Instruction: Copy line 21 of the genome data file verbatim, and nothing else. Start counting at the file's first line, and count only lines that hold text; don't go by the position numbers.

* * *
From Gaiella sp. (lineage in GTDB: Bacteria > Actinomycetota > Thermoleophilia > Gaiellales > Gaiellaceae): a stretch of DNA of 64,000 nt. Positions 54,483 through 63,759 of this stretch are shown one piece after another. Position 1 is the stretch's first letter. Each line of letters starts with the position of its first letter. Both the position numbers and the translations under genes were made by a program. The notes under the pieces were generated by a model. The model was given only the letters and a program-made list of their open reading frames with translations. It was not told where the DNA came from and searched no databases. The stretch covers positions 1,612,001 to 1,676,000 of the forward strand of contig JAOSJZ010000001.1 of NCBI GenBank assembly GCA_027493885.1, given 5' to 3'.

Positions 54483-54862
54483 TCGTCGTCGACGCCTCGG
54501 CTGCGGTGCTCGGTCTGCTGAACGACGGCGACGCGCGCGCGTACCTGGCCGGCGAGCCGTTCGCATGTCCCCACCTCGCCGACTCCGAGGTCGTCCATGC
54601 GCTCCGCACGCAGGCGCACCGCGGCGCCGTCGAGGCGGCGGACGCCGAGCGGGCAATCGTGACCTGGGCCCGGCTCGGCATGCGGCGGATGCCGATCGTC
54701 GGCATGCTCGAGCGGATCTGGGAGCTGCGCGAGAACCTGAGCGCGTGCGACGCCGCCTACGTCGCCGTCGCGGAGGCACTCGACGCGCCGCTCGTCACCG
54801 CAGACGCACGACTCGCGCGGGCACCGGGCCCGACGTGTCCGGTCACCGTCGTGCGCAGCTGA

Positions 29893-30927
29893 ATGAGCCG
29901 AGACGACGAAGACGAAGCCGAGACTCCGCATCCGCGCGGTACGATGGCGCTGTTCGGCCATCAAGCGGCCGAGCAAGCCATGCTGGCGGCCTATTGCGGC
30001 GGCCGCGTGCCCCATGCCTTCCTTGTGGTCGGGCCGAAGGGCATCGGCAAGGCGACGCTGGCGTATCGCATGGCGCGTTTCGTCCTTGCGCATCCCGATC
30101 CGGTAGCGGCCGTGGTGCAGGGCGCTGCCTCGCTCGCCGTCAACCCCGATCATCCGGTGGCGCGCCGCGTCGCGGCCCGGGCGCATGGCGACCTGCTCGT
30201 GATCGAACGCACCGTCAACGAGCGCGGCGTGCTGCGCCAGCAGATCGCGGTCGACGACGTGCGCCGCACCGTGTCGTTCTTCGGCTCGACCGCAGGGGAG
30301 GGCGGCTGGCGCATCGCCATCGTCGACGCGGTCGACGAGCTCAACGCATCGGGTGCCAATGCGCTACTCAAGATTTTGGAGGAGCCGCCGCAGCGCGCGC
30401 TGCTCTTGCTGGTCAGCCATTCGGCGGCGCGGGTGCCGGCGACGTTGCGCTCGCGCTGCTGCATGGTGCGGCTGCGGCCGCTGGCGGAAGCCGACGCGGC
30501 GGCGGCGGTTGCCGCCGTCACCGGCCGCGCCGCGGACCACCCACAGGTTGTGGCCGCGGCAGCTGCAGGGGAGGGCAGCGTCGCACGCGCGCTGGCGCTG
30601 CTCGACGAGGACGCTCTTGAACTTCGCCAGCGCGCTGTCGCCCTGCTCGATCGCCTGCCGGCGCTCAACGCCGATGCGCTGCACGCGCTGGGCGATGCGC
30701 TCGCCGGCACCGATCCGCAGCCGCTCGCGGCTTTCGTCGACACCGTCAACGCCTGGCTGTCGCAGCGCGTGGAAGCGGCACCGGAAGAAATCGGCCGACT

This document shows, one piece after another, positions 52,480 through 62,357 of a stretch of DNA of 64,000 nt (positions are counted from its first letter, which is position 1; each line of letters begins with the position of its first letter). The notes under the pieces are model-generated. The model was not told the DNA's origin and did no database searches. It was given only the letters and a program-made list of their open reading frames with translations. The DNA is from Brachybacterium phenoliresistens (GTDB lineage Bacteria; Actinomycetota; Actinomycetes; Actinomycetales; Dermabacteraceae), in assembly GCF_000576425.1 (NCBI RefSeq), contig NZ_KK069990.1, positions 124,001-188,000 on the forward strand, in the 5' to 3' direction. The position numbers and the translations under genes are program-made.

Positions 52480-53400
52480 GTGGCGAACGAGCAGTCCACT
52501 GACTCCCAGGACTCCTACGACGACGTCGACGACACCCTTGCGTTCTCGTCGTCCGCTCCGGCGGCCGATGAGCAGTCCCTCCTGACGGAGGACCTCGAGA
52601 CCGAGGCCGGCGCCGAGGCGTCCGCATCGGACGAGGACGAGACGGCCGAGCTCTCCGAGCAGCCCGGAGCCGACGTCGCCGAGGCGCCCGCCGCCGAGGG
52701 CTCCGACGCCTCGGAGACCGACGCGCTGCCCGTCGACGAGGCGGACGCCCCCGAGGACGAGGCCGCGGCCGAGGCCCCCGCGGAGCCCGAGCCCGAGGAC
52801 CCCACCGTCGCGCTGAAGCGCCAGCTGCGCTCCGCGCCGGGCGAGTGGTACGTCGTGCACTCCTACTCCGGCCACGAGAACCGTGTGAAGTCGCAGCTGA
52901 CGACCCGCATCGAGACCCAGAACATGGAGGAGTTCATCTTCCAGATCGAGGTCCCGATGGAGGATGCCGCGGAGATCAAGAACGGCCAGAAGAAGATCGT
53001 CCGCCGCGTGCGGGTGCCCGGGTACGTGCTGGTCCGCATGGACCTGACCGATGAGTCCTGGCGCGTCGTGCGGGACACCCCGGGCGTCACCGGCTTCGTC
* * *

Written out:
52480 GTGGCGAACGAGCAGTCCACT